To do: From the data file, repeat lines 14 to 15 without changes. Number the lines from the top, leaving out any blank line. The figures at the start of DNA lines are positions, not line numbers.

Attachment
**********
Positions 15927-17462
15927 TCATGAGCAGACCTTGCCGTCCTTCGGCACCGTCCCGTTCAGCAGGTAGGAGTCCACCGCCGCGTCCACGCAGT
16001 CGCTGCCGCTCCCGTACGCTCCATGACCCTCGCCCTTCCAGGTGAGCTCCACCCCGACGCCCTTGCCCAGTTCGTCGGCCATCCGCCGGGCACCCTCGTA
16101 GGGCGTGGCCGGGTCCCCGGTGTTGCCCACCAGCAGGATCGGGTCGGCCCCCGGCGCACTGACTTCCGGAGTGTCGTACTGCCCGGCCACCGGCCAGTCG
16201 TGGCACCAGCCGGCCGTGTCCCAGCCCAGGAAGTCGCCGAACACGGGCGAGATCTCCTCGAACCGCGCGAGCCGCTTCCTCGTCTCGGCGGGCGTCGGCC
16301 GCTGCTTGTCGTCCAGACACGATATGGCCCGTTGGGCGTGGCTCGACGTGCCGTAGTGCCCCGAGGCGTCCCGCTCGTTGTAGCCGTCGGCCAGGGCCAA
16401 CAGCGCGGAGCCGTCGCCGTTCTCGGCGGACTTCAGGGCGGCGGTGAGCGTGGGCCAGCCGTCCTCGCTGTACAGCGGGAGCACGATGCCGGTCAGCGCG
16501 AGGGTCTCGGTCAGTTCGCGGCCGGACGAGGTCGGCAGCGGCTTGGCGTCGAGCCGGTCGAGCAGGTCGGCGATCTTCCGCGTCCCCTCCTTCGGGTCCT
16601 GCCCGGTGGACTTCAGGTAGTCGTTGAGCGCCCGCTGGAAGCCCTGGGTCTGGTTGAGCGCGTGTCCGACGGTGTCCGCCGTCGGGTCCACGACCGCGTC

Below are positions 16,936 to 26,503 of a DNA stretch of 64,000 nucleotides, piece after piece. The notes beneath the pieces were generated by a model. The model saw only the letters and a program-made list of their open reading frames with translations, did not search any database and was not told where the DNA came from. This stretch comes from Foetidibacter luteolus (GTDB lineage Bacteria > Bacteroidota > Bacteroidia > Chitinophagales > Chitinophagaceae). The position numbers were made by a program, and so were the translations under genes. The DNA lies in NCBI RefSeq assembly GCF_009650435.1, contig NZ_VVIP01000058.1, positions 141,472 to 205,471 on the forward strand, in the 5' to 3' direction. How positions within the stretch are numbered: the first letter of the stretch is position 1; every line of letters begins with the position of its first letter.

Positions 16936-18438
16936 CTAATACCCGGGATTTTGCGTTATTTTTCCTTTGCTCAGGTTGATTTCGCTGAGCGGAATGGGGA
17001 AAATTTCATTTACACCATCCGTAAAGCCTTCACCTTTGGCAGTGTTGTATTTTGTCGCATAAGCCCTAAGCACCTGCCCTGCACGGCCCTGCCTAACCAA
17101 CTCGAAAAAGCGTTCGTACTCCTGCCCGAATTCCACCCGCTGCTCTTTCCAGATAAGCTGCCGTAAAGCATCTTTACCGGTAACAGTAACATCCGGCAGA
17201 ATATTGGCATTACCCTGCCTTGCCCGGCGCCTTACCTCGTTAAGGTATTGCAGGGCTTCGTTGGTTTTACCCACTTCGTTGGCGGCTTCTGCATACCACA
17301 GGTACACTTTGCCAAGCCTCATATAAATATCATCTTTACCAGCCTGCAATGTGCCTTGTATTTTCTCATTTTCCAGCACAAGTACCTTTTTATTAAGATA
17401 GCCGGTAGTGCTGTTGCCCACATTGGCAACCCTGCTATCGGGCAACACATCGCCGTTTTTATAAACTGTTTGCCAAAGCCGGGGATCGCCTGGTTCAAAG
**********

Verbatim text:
17101 CTCGAAAAAGCGTTCGTACTCCTGCCCGAATTCCACCCGCTGCTCTTTCCAGATAAGCTGCCGTAAAGCATCTTTACCGGTAACAGTAACATCCGGCAGA
17201 ATATTGGCATTACCCTGCCTTGCCCGGCGCCTTACCTCGTTAAGGTATTGCAGGGCTTCGTTGGTTTTACCCACTTCGTTGGCGGCTTCTGCATACCACA